Wednesday 15 December 2010


The sun may have set on the Cancun Green Summit, but the green debate remains very much alive in the business travel industry. As the proof of the pudding is in the eating, as they say, the Business Travel & Meetings Show is also doing its bit for keeping green on the agenda by confirming sustainability expert Niclas Svenningsen to speak at our conference in February.

Niclas is head of Sustainable United Nations (SUN) at the United Nations Environment Programme and he‘ll be contributing to the opening industry round table at midday on Tuesday 8 February. The round table’s called ‘Cost-Cutting VS Carbon Cutting - assessing the practical and economic considerations for making greener travel choices.’ During and following the recession the pressure to cut costs and stay in business certainly seemed to (naturally) take precedent over being green and doing the right thing for many organisations. It will be interesting to hear from Niclas – and his fellow panellists consultant Jon Green and Environmental Journalist of the Year, Jenny Southan from Business Traveller – whether this has now passed and money is once again being channelled into being environmentally friendly.

They will assess how cost cutting is effecting traveller behaviour and the utilisation of less traditional transport options; what the industry can do to make less expensive forms of business transport greener; the potential for a European framework for ensuring greener transport options; and whether the recent cost-cutting climate has prevented travel managers from making green travel choices.   

I genuinely think this will be a timely, interesting and popular session at BTMS and I will certainly be taking a seat for it. If you fancy joining me (and do forgive me the blatant plug) simply register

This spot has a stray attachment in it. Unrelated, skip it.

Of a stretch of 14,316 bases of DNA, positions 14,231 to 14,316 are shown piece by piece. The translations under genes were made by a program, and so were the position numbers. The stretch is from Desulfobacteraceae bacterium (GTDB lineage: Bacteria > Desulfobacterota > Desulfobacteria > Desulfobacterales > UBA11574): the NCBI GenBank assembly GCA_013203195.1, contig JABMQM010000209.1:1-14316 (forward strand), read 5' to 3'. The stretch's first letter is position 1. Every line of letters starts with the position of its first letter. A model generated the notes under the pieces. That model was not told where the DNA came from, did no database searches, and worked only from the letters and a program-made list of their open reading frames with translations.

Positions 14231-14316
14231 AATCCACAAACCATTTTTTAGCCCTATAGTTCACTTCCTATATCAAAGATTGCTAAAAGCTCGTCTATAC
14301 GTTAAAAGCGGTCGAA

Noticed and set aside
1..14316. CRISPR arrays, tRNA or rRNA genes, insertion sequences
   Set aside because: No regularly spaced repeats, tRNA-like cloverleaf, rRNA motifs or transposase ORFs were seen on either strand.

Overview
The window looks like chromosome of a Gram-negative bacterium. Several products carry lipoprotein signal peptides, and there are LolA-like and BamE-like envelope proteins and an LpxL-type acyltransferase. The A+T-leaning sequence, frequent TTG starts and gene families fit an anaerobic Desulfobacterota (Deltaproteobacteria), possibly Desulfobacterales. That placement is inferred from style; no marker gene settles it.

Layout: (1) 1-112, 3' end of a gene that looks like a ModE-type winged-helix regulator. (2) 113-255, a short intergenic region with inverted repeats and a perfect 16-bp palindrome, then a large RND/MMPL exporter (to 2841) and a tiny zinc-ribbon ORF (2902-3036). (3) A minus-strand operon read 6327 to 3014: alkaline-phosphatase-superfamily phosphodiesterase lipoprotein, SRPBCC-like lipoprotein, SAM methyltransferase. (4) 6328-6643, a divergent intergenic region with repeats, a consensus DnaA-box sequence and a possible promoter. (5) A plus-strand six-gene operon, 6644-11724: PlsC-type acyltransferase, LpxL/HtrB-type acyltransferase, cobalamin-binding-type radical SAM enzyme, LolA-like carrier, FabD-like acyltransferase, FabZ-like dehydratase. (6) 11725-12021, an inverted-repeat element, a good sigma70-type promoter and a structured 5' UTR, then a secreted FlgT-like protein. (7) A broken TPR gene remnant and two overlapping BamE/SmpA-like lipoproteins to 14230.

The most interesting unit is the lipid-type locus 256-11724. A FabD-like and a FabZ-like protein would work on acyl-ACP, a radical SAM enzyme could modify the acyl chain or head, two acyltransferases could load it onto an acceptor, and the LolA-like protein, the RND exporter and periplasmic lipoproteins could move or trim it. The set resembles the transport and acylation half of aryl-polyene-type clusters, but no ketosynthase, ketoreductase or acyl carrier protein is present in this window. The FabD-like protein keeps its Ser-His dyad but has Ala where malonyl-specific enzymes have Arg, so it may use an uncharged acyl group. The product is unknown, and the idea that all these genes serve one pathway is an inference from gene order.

Posted by David Chapple, event director of Business Travel & Meetings Show

Saturday 4 December 2010

Are you a SME? Are you losing £50,000 a year buying travel badly?

Picture this, you have to travel to Denver on business in four weeks and you’ve never travelled there before. You don’t know which carriers fly there, where to stay or even what part of town the meeting is in. What do you do? Call your travel agent and get them to sort everything; or put the kettle on and spend the morning searching online? After all, you book the family holidays just fine, right – how hard can it be?

I’m guessing the latter, but whether this is you or not, the truth is it happens. And it happens too often in SMEs where business travel is, understandably, an after-thought. By adopting such an unstructured and chaotic approach to buying business travel, travellers are almost certainly wasting the company unnecessary time. And time, of course, means money. Let’s assume the guy travelling to Denver, for example, earns £60,000. That morning’s searching just cost £128. Now let’s say there are 20 travellers in the office making 20 trips a year, all booking independently. That’s the equivalent of over £51,000 of billable hours wasted.

So what’s the alternative for SMEs operating in a price-driven environment? They may not have the buying power to negotiate discounts, but they can certainly buy smarter, save the company time and effort, and enjoy increased benefits and rewards from suppliers. For more tips, read on: